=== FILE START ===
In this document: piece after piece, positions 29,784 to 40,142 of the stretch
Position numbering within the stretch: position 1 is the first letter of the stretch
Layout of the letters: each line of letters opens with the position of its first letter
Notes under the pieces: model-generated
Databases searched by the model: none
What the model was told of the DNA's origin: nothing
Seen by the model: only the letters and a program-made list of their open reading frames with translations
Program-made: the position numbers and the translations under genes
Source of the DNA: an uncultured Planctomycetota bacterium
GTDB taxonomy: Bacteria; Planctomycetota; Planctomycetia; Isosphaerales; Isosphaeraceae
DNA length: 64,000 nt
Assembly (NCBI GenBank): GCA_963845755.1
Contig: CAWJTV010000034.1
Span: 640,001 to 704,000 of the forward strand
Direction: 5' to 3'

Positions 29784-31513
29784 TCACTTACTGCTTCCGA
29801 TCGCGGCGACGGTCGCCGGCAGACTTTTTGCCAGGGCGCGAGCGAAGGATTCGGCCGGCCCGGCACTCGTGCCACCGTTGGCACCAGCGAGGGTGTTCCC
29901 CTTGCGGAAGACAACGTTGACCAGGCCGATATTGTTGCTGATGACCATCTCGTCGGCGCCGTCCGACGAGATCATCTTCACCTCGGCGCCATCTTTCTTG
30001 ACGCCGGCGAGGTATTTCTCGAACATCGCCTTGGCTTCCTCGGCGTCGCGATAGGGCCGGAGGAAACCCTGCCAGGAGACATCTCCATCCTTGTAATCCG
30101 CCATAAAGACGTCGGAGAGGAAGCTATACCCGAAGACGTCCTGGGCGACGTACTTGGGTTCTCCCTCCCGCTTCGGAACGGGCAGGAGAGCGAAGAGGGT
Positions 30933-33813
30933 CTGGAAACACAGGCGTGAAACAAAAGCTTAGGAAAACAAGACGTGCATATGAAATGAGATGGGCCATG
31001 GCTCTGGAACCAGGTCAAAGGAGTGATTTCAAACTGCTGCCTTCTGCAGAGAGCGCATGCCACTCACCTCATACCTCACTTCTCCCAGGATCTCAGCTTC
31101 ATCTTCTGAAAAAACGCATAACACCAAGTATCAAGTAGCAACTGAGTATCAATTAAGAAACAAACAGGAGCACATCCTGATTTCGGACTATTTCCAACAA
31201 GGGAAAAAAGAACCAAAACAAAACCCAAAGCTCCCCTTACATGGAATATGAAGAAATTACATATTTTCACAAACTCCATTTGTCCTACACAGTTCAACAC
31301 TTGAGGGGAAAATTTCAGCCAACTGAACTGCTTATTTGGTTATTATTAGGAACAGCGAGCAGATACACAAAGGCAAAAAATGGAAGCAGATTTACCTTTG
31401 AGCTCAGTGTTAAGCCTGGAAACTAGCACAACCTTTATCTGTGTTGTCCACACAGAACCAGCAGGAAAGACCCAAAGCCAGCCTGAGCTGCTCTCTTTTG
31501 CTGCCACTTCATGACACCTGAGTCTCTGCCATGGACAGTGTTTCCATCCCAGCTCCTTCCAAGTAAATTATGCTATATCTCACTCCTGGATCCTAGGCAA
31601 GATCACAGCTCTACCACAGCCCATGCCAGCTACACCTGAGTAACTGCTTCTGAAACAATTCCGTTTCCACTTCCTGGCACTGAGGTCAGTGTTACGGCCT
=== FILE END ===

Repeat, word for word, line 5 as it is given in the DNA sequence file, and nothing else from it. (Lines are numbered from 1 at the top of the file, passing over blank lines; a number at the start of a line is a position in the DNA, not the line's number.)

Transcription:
Databases searched by the model: none